Verse email from IBM is the sort of service you'd normally associate with a scrappy startup. Its mission: Make email less of a headache -- and, if possible, deal a blow to Google and its near-total dominance of the Web-based email market for individuals and businesses.
A blog post by Jeff Schick, VP, IBM Social Software, provides details about Verse in a demonstration video. Verse is designed to make mail self-organizing and tasks easier to prioritize, with people rather than messages as the basic unit of communication. Content shared between team members can be previewed without downloading, reminiscent of Office 365's handling of common document types.
Some of Verse's search and classification functionality will be powered by IBM's Watson machine-learning service. IBM's says this will "[enable] users to query Watson on a given topic and receive a direct reply with answers ranked by degree of confidence."
In many ways, Verse parallels Google's Inbox, which attempts to automatically categorize incoming email based on both the content of emails and user's behaviors with the messages. IBM also casts Verse as stronger on privacy than Google; the release notes that Verse offers functionality akin to "freely available mail services that mine a user’s inbox to increase advertising and monetize that data in other ways."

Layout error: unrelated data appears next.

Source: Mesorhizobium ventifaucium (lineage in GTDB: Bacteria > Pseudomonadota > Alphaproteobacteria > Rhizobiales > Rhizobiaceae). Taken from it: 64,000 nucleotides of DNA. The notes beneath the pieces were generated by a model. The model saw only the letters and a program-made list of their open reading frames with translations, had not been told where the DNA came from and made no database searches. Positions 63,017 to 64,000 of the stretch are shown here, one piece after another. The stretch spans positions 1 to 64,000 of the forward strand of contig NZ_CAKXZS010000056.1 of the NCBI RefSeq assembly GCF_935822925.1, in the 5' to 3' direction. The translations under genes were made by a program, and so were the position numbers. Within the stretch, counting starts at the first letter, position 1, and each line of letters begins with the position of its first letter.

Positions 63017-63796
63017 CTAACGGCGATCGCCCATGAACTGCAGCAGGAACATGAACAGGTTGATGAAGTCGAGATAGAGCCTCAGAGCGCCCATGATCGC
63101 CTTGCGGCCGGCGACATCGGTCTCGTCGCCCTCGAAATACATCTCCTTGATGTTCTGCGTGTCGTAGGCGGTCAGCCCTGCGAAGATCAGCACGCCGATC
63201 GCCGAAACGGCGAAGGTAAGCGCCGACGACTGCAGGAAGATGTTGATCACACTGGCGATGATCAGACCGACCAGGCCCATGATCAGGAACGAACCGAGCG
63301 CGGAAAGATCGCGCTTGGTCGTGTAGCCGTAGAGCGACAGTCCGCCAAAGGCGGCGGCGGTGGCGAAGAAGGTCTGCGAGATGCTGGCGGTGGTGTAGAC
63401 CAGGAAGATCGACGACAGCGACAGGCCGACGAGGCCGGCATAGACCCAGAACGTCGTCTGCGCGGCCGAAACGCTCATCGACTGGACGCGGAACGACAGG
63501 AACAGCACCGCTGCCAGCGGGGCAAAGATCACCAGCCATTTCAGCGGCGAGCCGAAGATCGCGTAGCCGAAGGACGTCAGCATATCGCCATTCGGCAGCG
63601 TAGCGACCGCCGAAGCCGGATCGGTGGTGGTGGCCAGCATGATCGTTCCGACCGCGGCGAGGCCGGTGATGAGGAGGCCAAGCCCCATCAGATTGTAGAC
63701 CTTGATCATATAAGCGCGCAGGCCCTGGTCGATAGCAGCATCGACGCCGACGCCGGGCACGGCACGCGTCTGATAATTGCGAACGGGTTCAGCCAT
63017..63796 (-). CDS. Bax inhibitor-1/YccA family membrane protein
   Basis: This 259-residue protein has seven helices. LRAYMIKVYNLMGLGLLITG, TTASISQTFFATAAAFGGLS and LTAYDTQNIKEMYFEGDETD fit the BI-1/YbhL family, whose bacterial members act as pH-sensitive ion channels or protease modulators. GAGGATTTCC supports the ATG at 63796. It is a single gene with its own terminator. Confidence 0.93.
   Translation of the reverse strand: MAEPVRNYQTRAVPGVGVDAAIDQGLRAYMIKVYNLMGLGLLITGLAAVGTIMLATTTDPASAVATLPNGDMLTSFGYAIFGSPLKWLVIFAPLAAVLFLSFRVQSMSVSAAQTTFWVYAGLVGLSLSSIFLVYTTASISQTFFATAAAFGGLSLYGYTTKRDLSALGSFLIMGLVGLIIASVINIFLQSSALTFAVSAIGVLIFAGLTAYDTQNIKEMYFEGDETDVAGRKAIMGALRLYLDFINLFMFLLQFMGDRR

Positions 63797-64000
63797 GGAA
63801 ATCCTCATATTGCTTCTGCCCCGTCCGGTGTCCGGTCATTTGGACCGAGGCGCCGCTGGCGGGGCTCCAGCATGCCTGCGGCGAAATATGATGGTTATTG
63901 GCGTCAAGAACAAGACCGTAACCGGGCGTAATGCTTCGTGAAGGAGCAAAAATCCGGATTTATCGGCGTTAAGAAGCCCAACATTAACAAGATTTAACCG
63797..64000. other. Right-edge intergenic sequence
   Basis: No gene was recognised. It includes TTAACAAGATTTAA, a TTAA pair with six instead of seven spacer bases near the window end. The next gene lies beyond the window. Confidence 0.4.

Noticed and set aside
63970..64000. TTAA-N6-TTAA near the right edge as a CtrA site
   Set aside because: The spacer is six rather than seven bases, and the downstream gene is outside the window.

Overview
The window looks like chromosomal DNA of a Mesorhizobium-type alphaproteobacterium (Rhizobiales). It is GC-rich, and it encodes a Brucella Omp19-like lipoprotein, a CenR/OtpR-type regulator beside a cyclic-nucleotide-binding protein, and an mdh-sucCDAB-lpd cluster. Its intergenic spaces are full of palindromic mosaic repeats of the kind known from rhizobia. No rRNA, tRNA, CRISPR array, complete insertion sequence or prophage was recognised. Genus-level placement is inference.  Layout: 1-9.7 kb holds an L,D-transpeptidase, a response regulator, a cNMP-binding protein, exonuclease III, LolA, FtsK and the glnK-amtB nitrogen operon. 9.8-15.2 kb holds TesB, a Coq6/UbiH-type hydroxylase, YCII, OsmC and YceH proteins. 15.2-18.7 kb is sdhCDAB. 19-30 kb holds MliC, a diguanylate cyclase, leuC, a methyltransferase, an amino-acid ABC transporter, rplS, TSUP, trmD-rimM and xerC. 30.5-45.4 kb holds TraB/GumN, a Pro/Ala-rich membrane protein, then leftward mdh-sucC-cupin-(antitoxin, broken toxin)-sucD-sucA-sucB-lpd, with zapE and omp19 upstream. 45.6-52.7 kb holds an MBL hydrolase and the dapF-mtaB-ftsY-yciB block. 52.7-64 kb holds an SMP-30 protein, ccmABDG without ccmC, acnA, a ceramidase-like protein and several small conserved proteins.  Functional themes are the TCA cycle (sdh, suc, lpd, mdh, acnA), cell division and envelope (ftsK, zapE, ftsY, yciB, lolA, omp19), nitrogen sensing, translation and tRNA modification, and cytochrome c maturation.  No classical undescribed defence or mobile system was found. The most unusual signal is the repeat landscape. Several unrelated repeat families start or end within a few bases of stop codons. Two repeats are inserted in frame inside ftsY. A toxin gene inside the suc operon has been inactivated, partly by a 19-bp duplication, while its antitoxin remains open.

Verse was originally announced back in January as Mail Next, an overhaul to IBM's long-standing Lotus Notes product; the aim of making a user's inbox self-organizing was in the mission statement back then as well. Verse is based on the IBM Domino mail server system, and since Lotus Notes continues to eke out an existence in deployments around the globe, IBM is banking at least in part on having existing Notes users migrate into Verse.
When asked about the distinction between Notes and Verse, Schick replied in an email: "Notes is a rich client that IBM will continue to invest in. Verse is a Web-based experience that changes the paradigm on how people will work. IBM's mail service will support both Notes and Verse, giving our clients and business partners the ability to choose which option they prefer. If you are already running Notes, we protect your investment in IBM's mail service and allow users to seamlessly access Verse."
Apart from Notes users, another major audience for Verse may be users, period, as IBM is apparently preparing to offer Verse to most anyone who wants it. This is a major pivot from business -- and echoes Apple's path into businesses as it become a favorite of rank-and-file users (and one of IBM's new partners for enterprise applications).
IBM hasn't disclosed how it plans to monetize Verse. With ads out of the question, the service will likely be free for individuals, with the advanced workgroup and Watson-powered analytics features available for paying customers. It's also possible that IBM may be looking to monetize Watson indirectly through Verse: examining the ways Verse users interact with Watson, using the data to further refine Watson's own intelligence, then adding monetizable Watson features via its public API set.